As we gather together to celebrate Christmas and the holidays, we are mindful that for many of you, this is really a busy time of year. Whether you visit shut-ins, serve meals, hold special services, dress up as Santa and give gifts, you are spreading joy. Your generosity and warmth will be felt by many. Thank you for the investment you make in sharing Christmas joy, love, and hope with others.
At Plan to Protect ®, we want to wish you a very Merry Christmas and Happy Hanukkah! We hope you have a very joyful holiday. We are so grateful for your partnership and business!
Speaking of which, many of you have partnered with us because of our commitment to help you reduce risk in your organizations and communities. Therefore, we want to remind you that the holidays are not cheerful for everyone. Families struggling to feed themselves today will likely struggle at Christmas. A child fearful of a parent or family member will probably still fear them during the special days of the year. Possibly even more so. Often more alcohol than usual is flowing, which can intensify abuse, anger, and harm.
For the past six summers, I have been the Sports Camp Coordinator for a week-long day camp. Each year, we have approximately 60 campers ages 7 to 12 years old participating in various sports, including soccer, ball hockey, basketball, volleyball, as well as many large group games – all on varying terrain. With the heightened...
I was recently interviewed by Faith Today magazine and they asked, “how many organizations and churches have a plan to protect?”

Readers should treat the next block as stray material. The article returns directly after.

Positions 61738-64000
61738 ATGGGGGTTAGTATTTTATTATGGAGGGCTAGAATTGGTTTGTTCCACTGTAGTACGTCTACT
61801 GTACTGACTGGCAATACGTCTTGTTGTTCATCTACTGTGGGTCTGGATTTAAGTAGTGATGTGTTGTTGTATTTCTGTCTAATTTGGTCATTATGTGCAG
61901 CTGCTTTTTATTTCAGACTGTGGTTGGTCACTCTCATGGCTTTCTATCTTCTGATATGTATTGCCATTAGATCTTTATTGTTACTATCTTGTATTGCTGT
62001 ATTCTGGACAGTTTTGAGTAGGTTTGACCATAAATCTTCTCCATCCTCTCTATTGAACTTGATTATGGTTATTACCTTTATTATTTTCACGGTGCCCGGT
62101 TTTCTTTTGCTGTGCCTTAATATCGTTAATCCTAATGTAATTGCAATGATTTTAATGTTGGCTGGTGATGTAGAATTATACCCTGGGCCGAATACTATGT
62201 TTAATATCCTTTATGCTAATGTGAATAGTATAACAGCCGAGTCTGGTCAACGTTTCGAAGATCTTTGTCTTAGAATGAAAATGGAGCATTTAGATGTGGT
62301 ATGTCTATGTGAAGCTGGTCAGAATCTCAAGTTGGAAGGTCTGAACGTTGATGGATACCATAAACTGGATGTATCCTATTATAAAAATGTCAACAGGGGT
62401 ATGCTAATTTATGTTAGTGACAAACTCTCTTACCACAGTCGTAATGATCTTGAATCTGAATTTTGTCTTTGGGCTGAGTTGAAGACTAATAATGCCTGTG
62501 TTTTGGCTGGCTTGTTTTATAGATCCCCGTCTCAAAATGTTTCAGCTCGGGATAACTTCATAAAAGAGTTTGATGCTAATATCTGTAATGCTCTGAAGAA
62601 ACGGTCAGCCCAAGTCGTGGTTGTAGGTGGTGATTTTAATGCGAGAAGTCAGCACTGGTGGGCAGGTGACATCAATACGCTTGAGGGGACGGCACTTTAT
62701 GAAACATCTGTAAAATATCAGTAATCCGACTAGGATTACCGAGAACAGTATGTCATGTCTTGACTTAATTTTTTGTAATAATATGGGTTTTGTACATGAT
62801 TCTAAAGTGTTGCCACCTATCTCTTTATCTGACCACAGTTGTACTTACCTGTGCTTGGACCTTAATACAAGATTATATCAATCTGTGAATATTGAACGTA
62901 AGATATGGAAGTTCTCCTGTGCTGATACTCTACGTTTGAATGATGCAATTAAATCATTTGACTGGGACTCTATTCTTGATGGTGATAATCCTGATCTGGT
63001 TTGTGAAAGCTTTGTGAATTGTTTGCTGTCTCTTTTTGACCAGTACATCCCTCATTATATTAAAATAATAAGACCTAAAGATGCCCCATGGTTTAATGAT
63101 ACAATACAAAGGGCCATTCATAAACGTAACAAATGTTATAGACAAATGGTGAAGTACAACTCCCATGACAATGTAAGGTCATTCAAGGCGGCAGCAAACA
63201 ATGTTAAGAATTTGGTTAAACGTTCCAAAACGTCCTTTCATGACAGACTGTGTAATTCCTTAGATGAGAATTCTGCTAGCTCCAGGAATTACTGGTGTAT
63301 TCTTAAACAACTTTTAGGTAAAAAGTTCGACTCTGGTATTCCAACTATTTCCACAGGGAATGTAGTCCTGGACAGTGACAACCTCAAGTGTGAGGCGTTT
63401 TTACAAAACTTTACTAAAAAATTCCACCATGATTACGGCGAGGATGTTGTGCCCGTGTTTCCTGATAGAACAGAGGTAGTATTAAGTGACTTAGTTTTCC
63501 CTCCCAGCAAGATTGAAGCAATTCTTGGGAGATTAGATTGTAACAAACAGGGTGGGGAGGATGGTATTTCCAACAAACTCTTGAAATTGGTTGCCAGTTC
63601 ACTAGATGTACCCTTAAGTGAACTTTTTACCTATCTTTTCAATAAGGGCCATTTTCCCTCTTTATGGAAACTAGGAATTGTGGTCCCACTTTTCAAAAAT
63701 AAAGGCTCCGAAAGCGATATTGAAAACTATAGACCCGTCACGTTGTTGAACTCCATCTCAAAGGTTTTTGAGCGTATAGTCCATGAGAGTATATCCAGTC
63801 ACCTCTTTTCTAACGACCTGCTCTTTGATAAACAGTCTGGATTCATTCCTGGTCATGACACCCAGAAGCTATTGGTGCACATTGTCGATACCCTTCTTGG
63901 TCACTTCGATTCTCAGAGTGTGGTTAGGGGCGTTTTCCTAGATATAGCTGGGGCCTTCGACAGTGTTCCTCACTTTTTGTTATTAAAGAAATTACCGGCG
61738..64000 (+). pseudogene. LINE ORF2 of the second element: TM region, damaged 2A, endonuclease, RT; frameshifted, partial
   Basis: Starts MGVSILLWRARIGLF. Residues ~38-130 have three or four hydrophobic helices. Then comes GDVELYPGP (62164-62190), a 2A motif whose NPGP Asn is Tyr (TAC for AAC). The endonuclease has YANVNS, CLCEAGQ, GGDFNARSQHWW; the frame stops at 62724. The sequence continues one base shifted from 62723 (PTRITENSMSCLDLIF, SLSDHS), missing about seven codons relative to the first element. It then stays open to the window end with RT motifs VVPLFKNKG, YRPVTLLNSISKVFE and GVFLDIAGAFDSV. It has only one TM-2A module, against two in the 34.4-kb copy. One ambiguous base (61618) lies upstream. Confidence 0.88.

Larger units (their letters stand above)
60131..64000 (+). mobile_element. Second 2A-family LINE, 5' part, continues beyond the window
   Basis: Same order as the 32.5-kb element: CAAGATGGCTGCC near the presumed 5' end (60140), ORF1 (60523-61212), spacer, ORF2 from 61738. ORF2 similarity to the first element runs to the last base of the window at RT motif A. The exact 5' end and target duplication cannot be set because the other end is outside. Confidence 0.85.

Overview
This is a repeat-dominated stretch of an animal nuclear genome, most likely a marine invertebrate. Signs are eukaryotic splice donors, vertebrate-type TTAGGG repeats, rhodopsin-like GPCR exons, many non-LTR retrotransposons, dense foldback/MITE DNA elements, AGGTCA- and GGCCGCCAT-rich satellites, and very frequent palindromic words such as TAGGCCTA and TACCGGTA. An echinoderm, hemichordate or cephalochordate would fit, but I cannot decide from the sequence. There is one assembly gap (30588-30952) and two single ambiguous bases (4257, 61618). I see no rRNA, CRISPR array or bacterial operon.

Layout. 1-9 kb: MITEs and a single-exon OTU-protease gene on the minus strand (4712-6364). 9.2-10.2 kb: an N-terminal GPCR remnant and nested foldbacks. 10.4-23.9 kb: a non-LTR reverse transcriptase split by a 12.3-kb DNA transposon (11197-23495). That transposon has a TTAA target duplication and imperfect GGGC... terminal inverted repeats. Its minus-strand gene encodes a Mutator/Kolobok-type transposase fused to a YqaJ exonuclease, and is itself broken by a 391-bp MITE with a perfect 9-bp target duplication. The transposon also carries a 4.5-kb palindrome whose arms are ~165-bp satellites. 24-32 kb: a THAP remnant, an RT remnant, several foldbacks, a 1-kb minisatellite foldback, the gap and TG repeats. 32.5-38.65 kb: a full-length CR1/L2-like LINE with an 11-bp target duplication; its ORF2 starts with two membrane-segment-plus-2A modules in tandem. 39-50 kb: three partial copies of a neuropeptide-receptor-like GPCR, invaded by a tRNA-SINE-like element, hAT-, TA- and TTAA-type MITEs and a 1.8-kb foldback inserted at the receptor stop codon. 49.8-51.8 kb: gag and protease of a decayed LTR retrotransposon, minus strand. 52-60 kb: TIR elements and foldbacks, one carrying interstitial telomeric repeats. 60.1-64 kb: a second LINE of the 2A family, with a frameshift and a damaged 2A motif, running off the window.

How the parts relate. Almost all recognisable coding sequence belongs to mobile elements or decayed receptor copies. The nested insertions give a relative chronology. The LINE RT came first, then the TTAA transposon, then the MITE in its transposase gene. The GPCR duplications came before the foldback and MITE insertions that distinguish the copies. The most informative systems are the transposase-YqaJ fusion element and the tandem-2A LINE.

My hope is that every organization and church that serves the vulnerable sector, would have some sort of a plan to protect but not all plans are the same, nor do they all adhere to the same standard.
As we review and customize hundreds of policies and procedure manuals a year, we see such a wide variety of policies including:
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Who do you reach out to when you need care and support?
Last week I was interviewed by a young journalist from Huffington Post and asked why victims of child abuse reached out to clergy to disclose their abuse. The interviewer was writing in response to recent disclosures of abuse: #MeTOO and #ChurchTOO.
As I responded to the questions, I thought of many individual cases of abuse where each individual disclosed their abuse to someone they trusted. Some of the names have been changed to protect the victims.
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We are often asked how implementing a children’s check-in solution can benefit organizations where children are placed in the care of others. A check-in system provides enhanced security and is vital to child safety, yet the benefits and success truly come from a combination of the check-in system itself and how well the staff in the organization uses it.
Regardless of whether you are using an electronic solution or another method, certain tracking and safety measures are still a necessity. You must have accurate records of children checking in and out, know who is picking up the children in your care, be aware of any allergy or medical concerns and have a process to verify people are who they say they are, as well as a secure way of maintaining all documentation.